Date of Graduation

12-2016

Document Type

Dissertation

Degree Name

Doctor of Philosophy in Counselor Education (PhD)

Degree Level

Graduate

Department

Rehabilitation, Human Resources and Communication Disorders

Advisor

Kristin Higgins

Committee Member

Roy Farley

Second Committee Member

Paul Blisard

Third Committee Member

Kit Kacirek

Abstract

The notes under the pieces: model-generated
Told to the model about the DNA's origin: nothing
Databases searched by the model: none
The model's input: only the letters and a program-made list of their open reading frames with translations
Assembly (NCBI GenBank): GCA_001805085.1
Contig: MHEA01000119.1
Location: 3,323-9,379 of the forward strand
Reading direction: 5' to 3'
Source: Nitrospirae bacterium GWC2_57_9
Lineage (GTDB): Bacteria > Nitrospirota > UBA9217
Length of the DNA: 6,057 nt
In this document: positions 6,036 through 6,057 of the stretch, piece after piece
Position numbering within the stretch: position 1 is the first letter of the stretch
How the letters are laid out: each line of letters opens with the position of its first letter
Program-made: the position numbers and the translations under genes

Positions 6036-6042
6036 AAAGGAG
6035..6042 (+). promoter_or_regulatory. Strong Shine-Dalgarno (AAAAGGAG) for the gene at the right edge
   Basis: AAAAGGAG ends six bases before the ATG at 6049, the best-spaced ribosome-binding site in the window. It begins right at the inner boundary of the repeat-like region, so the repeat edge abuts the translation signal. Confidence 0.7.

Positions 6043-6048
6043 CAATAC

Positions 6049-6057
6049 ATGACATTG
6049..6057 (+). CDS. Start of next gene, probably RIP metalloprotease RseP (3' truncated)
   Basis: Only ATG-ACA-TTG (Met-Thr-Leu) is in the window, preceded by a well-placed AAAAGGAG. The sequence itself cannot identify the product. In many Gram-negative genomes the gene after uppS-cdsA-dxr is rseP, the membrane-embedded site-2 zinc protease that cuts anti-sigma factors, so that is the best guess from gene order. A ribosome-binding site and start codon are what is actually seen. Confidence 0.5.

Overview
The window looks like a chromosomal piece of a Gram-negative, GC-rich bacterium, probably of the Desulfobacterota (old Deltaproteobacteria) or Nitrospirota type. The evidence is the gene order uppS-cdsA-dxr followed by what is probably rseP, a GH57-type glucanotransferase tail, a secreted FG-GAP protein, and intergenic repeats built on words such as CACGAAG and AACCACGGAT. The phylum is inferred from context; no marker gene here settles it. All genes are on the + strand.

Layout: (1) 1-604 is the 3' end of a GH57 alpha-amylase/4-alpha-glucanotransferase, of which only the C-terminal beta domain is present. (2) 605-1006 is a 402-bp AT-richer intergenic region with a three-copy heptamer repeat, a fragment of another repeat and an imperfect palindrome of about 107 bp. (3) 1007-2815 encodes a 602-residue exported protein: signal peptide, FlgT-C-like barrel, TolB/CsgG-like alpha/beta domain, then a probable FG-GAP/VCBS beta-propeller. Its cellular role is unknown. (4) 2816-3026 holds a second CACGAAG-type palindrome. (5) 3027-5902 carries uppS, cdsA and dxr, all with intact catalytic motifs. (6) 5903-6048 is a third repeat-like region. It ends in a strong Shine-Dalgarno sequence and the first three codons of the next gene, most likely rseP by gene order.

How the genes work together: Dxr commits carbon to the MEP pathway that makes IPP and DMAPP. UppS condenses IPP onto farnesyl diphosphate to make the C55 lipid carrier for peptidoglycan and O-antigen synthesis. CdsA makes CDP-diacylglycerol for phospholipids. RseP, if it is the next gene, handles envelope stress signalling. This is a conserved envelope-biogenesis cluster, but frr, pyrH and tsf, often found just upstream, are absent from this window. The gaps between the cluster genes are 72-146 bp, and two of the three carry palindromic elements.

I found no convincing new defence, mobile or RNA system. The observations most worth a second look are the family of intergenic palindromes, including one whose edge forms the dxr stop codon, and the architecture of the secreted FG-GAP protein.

The purpose of this study was to assess the perceived preparedness levels of college mental health clinicians to counsel transgender college students. Multicultural counseling competency is required of professional counselors and transgender individuals are considered to be part of the multicultural population. A survey was completed by college mental health counselors (N = 84) from across the United States. The results showed a moderate amount of preparedness overall with no significant differences based on years of counseling experience nor graduation from a CACREP accredited program. Results did show the participants believed they do have a professional duty to be knowledgeable about gender identity issues. The majority of counselors surveyed spent between zero and five hours a week providing either individual or group counseling to transgender students, or providing consultation and collaboration on transgender student issues. Approximately two-thirds of the counselors surveyed used a trans-affirmative therapy model which is accepting and validating of all experiences of gender. Implications presented by this study include improving educational and training resources for counselor educators through additional quantitative and qualitative research into transgender counseling competencies. Additionally, providing professional development workshops for practicing professional counselors to build their knowledge and awareness of mental health issues in the transgender population will lead to increases in counselor self-efficacy.